There is absolutely no guarantee that a whopping $10M is going to produce a linearly proportional result in youth development. Calculating the proper amount to spend is tricky, but investing all of it in one thing that is incredibly uncertain is foolish. Just because that much money is spent does not produce acceptable results. The education or health care industries are proof of that.

      Allowing owners to find the best possible way to invest that much money is the most practical and the most rewarding. Telling how someone else should use their own funds (especially if it’s putting all your eggs in a large basket of economic uncertainty) is just silly.

  2. crnelson10 - Dec 6, 2012 at 4:55 PM

    If I’m a young Brazilian player (or any nationality, really) and I have an offer from the LA Galaxy to come play in MLS, aren’t I more likely to take it if I’m getting to line up next to a guy like Kaka?

  3. joeyt360 - Dec 6, 2012 at 6:22 PM

    The problem is that Time Warner isn’t paying the Galaxy $11M/yr for development. They’re paying the Galaxy that amount to put star players on TV.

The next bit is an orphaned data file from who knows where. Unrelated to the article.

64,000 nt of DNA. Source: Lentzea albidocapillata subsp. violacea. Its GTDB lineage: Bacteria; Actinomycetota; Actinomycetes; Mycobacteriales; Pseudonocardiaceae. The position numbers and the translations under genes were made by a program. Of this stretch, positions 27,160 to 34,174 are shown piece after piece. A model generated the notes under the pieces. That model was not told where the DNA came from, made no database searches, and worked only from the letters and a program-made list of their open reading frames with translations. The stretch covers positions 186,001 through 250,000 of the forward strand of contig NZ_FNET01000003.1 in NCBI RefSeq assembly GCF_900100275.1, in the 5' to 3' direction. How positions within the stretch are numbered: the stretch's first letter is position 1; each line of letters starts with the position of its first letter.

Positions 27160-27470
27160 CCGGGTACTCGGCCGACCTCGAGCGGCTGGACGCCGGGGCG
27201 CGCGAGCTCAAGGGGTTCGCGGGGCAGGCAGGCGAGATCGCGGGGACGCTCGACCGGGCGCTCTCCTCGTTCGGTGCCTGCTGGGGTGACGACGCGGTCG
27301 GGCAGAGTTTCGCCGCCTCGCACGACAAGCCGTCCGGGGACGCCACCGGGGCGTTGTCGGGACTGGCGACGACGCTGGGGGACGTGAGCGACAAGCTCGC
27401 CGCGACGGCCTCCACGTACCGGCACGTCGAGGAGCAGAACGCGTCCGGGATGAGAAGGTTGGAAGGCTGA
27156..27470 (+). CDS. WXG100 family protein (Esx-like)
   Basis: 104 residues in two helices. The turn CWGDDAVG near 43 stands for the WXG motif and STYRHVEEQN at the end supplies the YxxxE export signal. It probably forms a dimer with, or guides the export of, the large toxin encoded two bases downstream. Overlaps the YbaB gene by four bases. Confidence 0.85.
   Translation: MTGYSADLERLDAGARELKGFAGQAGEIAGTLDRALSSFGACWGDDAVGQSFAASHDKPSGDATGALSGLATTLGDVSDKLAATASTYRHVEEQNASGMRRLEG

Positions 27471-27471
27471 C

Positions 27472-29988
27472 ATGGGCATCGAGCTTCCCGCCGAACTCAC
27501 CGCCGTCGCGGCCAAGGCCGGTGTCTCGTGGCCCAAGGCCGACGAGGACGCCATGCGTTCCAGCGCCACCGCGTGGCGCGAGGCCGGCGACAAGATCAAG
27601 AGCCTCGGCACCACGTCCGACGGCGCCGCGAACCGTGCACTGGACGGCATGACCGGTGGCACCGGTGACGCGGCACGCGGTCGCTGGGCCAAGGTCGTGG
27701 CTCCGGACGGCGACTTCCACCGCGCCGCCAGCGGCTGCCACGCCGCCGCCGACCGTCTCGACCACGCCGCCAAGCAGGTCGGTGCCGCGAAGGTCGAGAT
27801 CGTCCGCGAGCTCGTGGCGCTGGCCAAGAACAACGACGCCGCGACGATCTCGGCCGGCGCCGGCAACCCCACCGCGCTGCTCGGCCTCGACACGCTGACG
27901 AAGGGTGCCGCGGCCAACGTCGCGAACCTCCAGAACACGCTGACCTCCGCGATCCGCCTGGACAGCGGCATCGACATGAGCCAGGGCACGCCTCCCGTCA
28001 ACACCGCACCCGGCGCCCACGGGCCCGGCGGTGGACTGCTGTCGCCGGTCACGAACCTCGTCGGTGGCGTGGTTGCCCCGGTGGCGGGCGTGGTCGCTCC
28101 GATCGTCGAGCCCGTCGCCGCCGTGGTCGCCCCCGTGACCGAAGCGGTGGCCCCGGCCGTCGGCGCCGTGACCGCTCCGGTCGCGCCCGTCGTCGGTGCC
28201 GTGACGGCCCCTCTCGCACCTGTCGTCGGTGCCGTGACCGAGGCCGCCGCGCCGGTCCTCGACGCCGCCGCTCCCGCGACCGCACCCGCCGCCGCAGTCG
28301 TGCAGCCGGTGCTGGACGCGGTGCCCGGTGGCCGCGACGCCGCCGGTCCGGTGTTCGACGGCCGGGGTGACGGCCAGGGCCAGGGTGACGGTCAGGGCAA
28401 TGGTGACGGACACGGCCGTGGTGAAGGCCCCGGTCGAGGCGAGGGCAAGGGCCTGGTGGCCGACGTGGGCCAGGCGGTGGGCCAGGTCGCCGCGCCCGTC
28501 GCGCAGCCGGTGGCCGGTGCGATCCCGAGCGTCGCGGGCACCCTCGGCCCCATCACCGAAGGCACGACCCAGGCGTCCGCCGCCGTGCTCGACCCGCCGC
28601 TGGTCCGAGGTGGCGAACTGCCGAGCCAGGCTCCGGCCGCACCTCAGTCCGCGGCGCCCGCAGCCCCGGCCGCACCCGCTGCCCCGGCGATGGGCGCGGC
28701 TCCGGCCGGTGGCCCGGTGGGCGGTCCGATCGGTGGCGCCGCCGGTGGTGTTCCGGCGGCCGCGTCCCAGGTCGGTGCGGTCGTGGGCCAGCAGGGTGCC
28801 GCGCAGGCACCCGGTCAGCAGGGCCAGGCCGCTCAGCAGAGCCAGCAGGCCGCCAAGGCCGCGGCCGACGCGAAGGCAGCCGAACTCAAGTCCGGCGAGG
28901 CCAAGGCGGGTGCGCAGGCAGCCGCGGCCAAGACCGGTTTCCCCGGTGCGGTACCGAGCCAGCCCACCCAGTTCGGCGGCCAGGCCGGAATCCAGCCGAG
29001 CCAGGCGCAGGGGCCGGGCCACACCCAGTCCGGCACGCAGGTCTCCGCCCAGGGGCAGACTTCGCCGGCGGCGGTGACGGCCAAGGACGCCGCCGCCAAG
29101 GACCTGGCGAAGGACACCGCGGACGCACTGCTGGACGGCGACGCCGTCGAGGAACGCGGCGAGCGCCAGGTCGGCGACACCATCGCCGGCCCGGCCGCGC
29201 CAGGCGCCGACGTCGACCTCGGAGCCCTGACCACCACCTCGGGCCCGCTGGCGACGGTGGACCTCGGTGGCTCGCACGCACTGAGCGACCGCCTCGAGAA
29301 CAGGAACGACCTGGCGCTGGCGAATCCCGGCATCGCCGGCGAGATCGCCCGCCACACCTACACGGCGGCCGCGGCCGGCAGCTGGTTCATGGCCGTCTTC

4. footballer4ever - Dec 6, 2012 at 11:01 PM

    Richard,

    The difference between Noah and your post is: Kaká not what MLS needs, ” but he certainly won’t hurt”.

    As the league grows so does the expectations. Therefore, been in the “teen years” , growing pains is the phase our league is at. In a perfect world, Noah’s view of what the league needs is just too naive or simply oblivious and just disregards to what high profile footballers have done for the league and how that can influence young players to come to MLS. It sounds to me that bringing high profile players is more detrimental than benefitial, but let’s not forget the US sporting landscape is comple and every sport’s league is fighting for the fan’s undivided attention and re$ource$.